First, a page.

Review: …While the Dew is Still on the Roses…

…While the Dew is Still on the Roses…
Ebony G. Patterson
Speed Art Museum

 

It almost feels humid walking through Ebony G. Patterson’s installation at the Speed Art

Museum. From the moment you step into …while the dew is still on the roses…, you become

immersed in a fictitious landscape, a “night garden”, that offers a beautiful and lush

environment growing over heavy topics and concerns surrounding issues of race, invisibility,

and violence. From the ceiling lush greenery and strung flowers reach toward the floor while a

deep purple floral fabric covers the walls, shrouding the rooms in darkness. The effect is

instantly magical and sacred, requiring quiet voices and soft steps as you make your way

among the pieces.

 

In the first room from the title wall, viewers are greeted by hundreds of strung flowers that

float delicately around your body as you enter the room. On the wall opposite the entrance,

three large video projections depict a wooded natural setting, where dense plant life fills the

screens to the left and right. In the center two ambiguous figures, one dressed in all white, the

other in all black, live within a clearing in the forested setting. The installation and video

projections are titled: The Observation: The Bush Cockerel Project, A Fictitious Historical

Narrative and they offer viewers a chance to observe these gender and racially anonymous

figures, who appear to live outside any known society. Gazing at them as outsiders, we become

aware that we have in essence, encroached upon someone else’s space, turning the figures into

a project or an experiment worth studying.

 

As the first piece the audience encounters when visiting Patterson’s …While the Dew is Still on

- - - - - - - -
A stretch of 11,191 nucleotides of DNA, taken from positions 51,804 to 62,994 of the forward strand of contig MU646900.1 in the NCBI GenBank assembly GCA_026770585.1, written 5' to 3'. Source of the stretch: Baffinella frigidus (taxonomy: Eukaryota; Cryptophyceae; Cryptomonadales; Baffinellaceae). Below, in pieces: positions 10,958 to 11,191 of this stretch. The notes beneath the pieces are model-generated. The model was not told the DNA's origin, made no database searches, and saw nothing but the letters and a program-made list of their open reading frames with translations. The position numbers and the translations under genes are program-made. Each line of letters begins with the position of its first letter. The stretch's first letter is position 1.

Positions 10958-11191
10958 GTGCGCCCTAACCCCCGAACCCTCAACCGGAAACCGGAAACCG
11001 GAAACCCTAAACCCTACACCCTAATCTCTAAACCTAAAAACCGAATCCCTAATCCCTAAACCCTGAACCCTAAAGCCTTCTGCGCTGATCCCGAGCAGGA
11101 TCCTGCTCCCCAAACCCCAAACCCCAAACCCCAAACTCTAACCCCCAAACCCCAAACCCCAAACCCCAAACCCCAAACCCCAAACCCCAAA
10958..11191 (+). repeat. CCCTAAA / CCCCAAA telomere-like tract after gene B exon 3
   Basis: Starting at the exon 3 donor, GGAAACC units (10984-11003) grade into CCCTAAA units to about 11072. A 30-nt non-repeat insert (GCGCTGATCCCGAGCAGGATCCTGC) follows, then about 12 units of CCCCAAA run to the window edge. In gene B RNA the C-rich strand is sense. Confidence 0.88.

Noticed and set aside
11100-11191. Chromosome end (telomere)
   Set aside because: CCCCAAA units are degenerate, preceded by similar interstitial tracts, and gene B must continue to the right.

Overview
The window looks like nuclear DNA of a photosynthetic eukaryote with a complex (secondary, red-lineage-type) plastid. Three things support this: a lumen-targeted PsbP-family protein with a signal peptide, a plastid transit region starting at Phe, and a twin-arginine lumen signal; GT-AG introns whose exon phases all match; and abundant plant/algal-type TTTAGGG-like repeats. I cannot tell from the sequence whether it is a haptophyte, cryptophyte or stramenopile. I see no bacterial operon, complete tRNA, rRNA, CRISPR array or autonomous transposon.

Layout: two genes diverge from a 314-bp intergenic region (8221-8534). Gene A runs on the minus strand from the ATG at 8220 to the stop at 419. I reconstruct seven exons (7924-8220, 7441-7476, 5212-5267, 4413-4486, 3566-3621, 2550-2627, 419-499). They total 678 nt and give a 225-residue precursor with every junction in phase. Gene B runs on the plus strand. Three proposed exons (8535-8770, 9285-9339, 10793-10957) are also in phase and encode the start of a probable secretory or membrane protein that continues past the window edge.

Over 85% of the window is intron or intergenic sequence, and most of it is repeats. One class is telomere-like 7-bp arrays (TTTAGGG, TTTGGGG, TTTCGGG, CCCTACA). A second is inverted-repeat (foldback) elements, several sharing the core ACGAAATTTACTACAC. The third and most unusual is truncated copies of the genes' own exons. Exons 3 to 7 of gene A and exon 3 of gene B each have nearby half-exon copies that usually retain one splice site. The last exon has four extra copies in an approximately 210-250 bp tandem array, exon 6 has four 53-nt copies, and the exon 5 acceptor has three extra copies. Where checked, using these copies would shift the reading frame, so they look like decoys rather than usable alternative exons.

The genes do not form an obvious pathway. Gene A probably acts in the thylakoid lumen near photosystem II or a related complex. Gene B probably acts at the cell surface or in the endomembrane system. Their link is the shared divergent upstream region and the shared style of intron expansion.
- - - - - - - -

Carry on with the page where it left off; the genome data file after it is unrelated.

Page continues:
the Roses…, The Observation informs the viewer that they have entered an othered space—

one they will remain in for the entirety of their visit. The piece is reminiscent of Coco Fusco’s

1992 performance Two Undiscovered Amerindians Visit the West, a collaboration with

Guillermo Gómez-Peña, in which the two publicly displayed themselves in a cage claiming to

be natives of an undiscovered island. In both pieces, the pairs on display are from unknown

fictional locations, and are seen completing various tasks or rituals. Additionally, both allude

to the history of displaying people from exotic cultures and our history of othering those

considered other, tribal, or primitive in comparison to the Western World. By creating an

immersive gallery experience, Patterson quickly transfers the viewer to her “imaginative

geography”(1) bringing them into her own land as outsiders.

 

Walking deeper into Patterson’s “night garden” we reach the main gallery where a set of floral

funeral cones occupy the center of the room, directing our bodies to the perimeter. On the

walls Patterson’s tapestries hang boldly against the dark floral wallpaper, organized messes of

sequins, glitter, animals and body parts, beads and tassels sewn neatly together to create small

narratives around the room.

 

In her piece Dead tree in a forest a large figure haloed in gold lies dormant amongst a pattern

of light blue flowers, while a crowd of patterned silhouetted bodies linger around her, floating

in and out of focus against the sparkling green background. Strips of cheetah and tiger stripe

pull up from the bottom of the piece forming a forest around her. Another piece, Golden Rest,

Dead Treez presents what appears to be a shiny, gold colored discarded jacket mixed into an

array of plant material, beaded necklaces and tossed shoes. The brightly colored fabric, glitter,

and beads suggest the aftermath of a celebration.